Are you ready for the trip of a lifetime? Because this not so little machine is about to take you on one. A trip back in time. What would you need for this time travel to happen? How would it mess with your body? And what do black holes have to do with all of this?

Theoretically, building a time traveling device is possible. Or almost possible. All you’d need to do is to assemble an enormous cylinder, and get yourself a spaceship. Then you’d need to figure out how to make the cylinder spin at a few billion rotations per minute. And remember I said it was enormous? Well, for this cylinder to work, its length would need to be infinite.

Before I get into the explanation of how this time machine works, let me give you a bit of a back story. In 1915, Albert Einstein came up with his theory of general relativity. He claimed our Universe can be described by four dimensions. The first three would be the dimensions of space, and the fourth would be time. Together, they’re space-time. Gravity can bend space-time like a bowling ball would bend a rubber sheet. The bending of space-time makes time slow down. The passage of time also changes depending on how fast you move.
The theory of general relativity blew people’s minds. But it was Frank Tipler who in 1974 realized that solutions to equations of general relativity could be used to build a time-traveling device.


Now that you’re all caught up, let’s start building this machine already. First, you’d need to find material with the total mass of about ten Suns. Where you’d find all that matter is a big question, of course. But let’s assume you managed to strip all the neighboring star systems and assemble them into a cylinder somewhere above the Earth. Ten solar masses worth of matter is no joke. It would take up a lot of space. And you would have to figure out how to compress all that matter. It would have to be so dense, that it would turn into an elongated black hole. There’s no time to worry about getting sucked into it. Now that you finally assembled a Tipler cylinder, you’d need to make it rotate at an unimaginably fast rate, a few billion times every minute.

Theoretically, instead of condensing a whole lot of matter into a black hole, and then having to deal with the cylinder rotation, you could just find a few neutron stars. Those are leftovers from gigantic stars that didn’t have enough mass to collapse into black holes. And they rotate pretty fast. You could line up a few of them and synchronize their rotation. But even if you chose the fastest ones, their rotation wouldn’t come close to a few billion times per minute.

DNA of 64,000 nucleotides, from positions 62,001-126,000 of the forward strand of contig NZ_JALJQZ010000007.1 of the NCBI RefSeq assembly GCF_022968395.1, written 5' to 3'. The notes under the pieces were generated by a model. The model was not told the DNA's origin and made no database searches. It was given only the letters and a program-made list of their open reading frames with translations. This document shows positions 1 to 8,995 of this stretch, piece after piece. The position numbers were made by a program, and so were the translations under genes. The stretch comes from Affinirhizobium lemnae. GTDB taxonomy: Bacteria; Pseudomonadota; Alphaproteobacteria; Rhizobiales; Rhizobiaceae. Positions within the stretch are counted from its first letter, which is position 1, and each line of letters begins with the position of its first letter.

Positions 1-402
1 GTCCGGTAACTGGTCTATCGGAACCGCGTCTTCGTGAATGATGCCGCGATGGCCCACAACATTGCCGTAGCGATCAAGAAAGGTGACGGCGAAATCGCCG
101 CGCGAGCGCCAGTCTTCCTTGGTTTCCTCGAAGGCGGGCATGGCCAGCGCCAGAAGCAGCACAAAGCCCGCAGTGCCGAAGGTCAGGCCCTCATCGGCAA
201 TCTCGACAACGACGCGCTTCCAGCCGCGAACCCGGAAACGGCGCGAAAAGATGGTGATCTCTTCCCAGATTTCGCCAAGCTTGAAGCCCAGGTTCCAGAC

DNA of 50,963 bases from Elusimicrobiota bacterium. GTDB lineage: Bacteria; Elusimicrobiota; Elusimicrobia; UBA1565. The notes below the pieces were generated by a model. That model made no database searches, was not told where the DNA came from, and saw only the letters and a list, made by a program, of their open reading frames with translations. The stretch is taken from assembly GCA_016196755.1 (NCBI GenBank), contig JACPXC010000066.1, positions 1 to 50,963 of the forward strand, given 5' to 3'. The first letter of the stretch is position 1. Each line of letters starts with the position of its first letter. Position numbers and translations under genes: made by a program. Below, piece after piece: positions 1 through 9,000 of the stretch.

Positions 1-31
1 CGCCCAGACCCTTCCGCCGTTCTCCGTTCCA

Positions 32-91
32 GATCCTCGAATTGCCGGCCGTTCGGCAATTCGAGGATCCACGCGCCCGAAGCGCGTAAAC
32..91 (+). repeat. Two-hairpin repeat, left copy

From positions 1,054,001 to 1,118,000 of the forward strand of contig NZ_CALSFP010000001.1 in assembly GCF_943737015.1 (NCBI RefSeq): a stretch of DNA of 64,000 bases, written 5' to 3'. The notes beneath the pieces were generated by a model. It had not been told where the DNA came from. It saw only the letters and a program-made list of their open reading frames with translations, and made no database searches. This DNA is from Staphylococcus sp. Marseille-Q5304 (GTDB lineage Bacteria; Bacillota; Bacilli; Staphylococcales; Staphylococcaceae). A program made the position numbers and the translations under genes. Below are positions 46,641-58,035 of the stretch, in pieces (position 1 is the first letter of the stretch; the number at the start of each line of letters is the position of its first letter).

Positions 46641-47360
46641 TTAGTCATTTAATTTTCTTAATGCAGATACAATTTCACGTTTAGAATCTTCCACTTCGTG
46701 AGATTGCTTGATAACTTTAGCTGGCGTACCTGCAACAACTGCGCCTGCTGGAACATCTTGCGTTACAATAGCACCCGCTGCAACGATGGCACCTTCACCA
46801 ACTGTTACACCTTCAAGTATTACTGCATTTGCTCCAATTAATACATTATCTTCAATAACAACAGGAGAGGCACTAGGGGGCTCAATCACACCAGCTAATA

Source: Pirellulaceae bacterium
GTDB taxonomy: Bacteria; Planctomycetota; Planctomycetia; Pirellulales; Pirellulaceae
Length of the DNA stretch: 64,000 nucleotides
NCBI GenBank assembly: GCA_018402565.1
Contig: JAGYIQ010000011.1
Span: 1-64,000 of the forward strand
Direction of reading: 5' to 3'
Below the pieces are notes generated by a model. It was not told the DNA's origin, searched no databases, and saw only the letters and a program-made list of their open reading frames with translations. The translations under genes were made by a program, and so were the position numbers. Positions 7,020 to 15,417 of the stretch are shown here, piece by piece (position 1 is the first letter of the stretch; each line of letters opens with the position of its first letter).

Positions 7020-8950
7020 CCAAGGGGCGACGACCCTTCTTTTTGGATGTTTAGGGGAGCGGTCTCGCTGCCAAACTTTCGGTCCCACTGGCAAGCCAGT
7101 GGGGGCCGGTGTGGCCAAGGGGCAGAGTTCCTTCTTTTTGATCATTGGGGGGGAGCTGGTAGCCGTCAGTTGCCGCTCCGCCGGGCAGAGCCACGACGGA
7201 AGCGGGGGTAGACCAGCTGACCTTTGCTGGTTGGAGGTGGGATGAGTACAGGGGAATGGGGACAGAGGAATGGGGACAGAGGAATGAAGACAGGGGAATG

Besides, in our earlier video, we already tried bringing a spoonful of neutron star back to Earth. And it didn’t go that well. Anyway, regardless of how you achieve this effect, the massive gravitational pull of the cylinder combined with the fast rotation would create a frame-dragging effect. In other words, the cylinder would drag space-time along with it.

That means that you could hop on a spacecraft and follow the spiral course of the cylinder. And that would take you back in time. Time would fold upon itself, and you’d find yourself in a closed timelike curve. It’s a loop, in which your traveling into the past has always been a part of that past. So you wouldn’t create any time paradoxes. If you changed the direction of your travel, you’d go back to the future. Or rather, back to the time you started your journey from. The Tipler cylinder’s specialty is travel into the past, not the future.

But hey, you could hang out with your favorite people from the past, go see a real-life Jurassic world. You could even go back to the time when the Earth didn’t have any life at all. But, of course, there’s a drawback. All that would only be possible if the Tipler cylinder had an infinite length. It would have to go on forever. But that’s just impossible. You can’t build something that has no end at all.

If you tried to make a finite cylinder, then you’d have to deal with some exotic matter and its negative energy. But we haven’t discovered it yet, and it doesn’t look like we’d be getting our hands on such matter any time soon. I haven’t even mentioned the effects of the black hole on your body. You’d instantly get sucked into the cylinder’s black hole if you got close enough.


Sources
Subscribe
Notify of
0 Comments
Inline Feedbacks
View all comments